I don't understand this....rum, or whatever it is. I don't get how it's getting high ratings when, after I poured it, got a terrible smell as I floated it on my tiki drink that called for an over proof. I figured I had bought a cleaner or something. I by a rum, good or bad, it should taste like rum, not arse.
Even without lime (which is preferable) this gives a great citrusy taste when mixed with coke, pleasant burn and a gentle warming feeling.
I don't think you need another white rum.
I have been trying to finish this bottle for 2 years, I gave it away twice, and it came back, like a bad penny. If I had known it was so bad, I would have bought 151. At least it tastes like rum. I thought it was a spoiled batch, until I read some other reviews. I can't even describe the taste. To call it gasoline, would be bad for the hydrocarbon.
Classic over proof with one hell of a bite. Unique flavor that is not meant for everyone, this rum is great for mixed tropical drinks.
There's only one way truly enjoy this rum, Jamaican style - straight up with a tiny splash of water. Tastes just like how it smells at the Appleton Estate. Fantastic!
Even when heavily diluted it still tastes good. Using various levels of dilution seems to reveal different aspects of the potent flavour. The taste is definitely not for everyone -- it's difficult to describe. It feels great in the stomach like something organic. This one seems more like a cocktail rum than a sipping rum.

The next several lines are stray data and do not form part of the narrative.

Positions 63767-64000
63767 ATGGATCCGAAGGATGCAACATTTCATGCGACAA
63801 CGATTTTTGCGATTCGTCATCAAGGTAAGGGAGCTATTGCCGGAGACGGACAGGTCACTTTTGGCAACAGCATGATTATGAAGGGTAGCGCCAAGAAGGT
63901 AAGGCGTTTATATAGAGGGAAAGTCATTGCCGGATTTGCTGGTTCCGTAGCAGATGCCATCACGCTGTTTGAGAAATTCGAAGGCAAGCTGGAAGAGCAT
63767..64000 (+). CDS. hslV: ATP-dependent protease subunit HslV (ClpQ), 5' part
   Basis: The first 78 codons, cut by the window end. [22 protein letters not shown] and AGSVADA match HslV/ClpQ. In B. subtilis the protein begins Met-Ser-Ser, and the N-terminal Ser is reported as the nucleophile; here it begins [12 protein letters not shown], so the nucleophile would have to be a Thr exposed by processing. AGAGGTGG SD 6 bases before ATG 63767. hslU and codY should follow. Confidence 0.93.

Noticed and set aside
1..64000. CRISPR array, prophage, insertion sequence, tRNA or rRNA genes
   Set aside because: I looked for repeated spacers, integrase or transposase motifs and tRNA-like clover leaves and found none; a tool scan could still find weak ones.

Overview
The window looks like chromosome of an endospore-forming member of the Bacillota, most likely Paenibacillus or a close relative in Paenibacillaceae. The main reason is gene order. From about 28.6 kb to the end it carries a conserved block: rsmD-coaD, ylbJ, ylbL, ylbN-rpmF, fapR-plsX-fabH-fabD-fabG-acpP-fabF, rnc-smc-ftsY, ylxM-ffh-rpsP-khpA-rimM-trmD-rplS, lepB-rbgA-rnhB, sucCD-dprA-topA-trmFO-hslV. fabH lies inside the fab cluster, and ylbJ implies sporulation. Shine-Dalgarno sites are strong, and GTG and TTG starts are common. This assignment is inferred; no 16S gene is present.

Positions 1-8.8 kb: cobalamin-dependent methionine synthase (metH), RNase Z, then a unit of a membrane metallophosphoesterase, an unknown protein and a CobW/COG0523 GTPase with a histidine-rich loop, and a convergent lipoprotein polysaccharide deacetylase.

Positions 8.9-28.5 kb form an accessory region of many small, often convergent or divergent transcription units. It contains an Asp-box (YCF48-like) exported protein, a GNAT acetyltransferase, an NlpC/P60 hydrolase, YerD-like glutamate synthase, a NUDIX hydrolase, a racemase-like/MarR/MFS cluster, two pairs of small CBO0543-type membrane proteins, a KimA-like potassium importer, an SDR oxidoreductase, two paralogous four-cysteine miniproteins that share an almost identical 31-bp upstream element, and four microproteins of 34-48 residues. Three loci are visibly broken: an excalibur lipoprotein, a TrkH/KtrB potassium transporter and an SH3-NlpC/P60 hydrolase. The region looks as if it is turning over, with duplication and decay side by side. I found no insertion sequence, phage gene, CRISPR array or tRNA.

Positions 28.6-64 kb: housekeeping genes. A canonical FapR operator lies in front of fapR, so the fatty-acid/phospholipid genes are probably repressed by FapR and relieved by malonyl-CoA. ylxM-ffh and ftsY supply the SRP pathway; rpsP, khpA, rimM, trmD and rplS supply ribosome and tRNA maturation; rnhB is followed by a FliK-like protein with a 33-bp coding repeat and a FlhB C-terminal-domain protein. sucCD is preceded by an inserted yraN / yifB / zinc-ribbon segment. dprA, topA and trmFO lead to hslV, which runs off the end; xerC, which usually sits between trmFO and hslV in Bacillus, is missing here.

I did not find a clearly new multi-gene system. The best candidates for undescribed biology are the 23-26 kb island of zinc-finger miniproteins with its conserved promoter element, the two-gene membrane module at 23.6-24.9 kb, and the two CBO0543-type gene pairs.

This is powerful stuff, but also VERY tasty, I sip it neat with a couple of teaspoons of water, it is strong, but the alcohol does not overpower the distinctive Jamaican taste. A little goes a long way, so good value for money.
This is horrible. Might be ok to use in place of gasoline...nope, I take that back, gas would actually taste better.
The first overproof rum I tried, and the one I always keep on the shelf. It's aroma and flavor are unmistakable, perhaps a bit "headsy" but pungent and bright. Compared to it's brethren Rum Fire, this is far more versatile, a bit smoother, and also less costly. It packs a wallop of flavor that doesn't overpower the drink.
Don't waste your time drinking it neat. This is a solid base for anything calling for a white spirit or tequila. And for that, there is no better white rum than the W&N Overproof.